Will my teenage emus ever tame down?

ArcherFarms

In the Brooder
Jun 1, 2020
17
64
46
Hi everyone! I have a couple emus that are about 5 months old now. They came from a big farm so they were raised by emu parents, not by hand. They were both very wild when we first got them, and I've gotten them to the point where they eat from my hands, but they are still very skittish of us and spook easy. Just yesterday we had to catch one to doctor a little wound on her leg and she panicked on us, running into the fence and walls of the coup, and it really scared me, I was so afraid she was going to hurt herself. So my question is will they ever tame down to where it's not such a panic to handle them? Am I just being impatient or will they always be wild like that because they weren't raised by hand? Any suggestions besides just spending time with them and feeding them treats? Thanks for any advice, this is my first time raising emus VID_20200713_124103_LS_exported_239_1595227201692.jpg !!
 

Pyxis

Hatchi Wan Kenobi
Project Manager
Premium Feather Member
9 Years
Mar 27, 2012
21,358
49,760
1,192
Vermont
My Coop
My Coop
I wish I could help, but I've always raised mine from babies. I've never tried to tame down an older one. I think you're doing what you can, just spend a lot of time in with them so they get used to you and don't see you as a threat, and offer them lots of nice treats. Maybe sit in the pen and read aloud to them so they get used to your voice, and it'll give you something to do other than just sitting in there, haha. They may never like to be handled or petted, but with them coming up to you to eat from you, that's a good start.
 

briefvisit

Crowing
8 Years
Nov 9, 2013
1,167
1,199
261
My experience, ArcherFarms -- with wild emus -- is that tameability is directly related to how early you begin interacting with the chicks. They won't get much tamer.

900x900px-LL-6793e593_SATURDAYTWO.jpeg

'Uno Chick' -- pictured here with her dad, the legendary Eric -- was the tamest chick ever simply because she was so young when Eric brought her to my place.


P.s.: the thing about them panicking, running blindly into things, is heart-breaking. Ask me when you're ready: at least while they're still half grown, you can learn how to 'swoop down' on them, and safely subdue them for doctoring.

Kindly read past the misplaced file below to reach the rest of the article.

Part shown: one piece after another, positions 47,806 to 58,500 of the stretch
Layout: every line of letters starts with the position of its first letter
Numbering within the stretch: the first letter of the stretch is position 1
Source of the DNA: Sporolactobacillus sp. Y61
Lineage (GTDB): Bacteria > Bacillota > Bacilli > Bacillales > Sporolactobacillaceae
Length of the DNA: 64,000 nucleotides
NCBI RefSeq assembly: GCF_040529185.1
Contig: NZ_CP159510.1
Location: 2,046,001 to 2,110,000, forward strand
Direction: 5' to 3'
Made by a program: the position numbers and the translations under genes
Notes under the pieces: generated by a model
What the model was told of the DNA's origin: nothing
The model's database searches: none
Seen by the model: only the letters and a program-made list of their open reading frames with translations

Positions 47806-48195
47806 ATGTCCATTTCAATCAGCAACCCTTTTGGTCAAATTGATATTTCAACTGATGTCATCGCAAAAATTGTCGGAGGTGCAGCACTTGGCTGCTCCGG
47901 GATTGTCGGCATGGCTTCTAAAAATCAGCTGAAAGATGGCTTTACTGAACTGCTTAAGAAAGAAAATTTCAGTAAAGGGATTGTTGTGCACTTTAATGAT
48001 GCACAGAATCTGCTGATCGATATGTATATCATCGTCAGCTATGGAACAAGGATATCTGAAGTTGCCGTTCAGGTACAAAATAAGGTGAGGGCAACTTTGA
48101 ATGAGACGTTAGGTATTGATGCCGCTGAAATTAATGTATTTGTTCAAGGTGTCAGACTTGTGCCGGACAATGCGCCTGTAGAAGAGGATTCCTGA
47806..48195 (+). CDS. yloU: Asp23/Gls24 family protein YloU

'Maybe sit in the pen and read aloud to them so they get used to your voice' -- great idea. I talk to the wild emus here all the time. It definitely calms them down.
 
Last edited:

ArcherFarms

In the Brooder
Jun 1, 2020
17
64
46
My experience, ArcherFarms -- with wild emus -- is that tameability is directly related to how early you begin interacting with the chicks. They won't get much tamer.

View attachment 2259470
'Uno Chick' -- pictured here with her dad, the legendary Eric -- was the tamest chick ever simply because she was so young when Eric brought her to my place.


P.s.: the thing about them panicking, running blindly into things, is heart-breaking. Ask me when you're ready: at least while they're still chicks, you can learn how to 'swoop down' on them, and safely subdue them for doctoring.



'Maybe sit in the pen and read aloud to them so they get used to your voice' -- great idea. I talk to the wild emus here all the time. It definitely calms them down.
Aw, man, sad that they probably won't get any more docile, but thank you for telling it straight! I'm working on a little "saferoom" in the coop, so we can heard them in there and they only have smooth walls, and not a lot of space to get a good run at anything so they can't hit it hard. While we continue to monitor the one's leg, I throw a blanket over her then just grab her real fast, that seems to be working without any chaos. Thank you for the advice!
 

Leeyou

Hatching
Nov 27, 2021
1
0
3
Aw, man, sad that they probably won't get any more docile, but thank you for telling it straight! I'm working on a little "saferoom" in the coop, so we can heard them in there and they only have smooth walls, and not a lot of space to get a good run at anything so they can't hit it hard. While we continue to monitor the one's leg, I throw a blanket over her then just grab her real fast, that seems to be working without any chaos. Thank you for the advice!
We’ve had our emu since she was 1 week. We’ve given her lots of love and we both interact with her regularly. She has always been a spaz.. We can’t pet her (she’s now 8 months), but she likes to be where we are. She will plop down next to us when we feed her, but it’s very rare we can put a hand on her. She’s loves to be hosed down and acts like a cat on catnip at those times.
 

New posts New threads Active threads

Top Bottom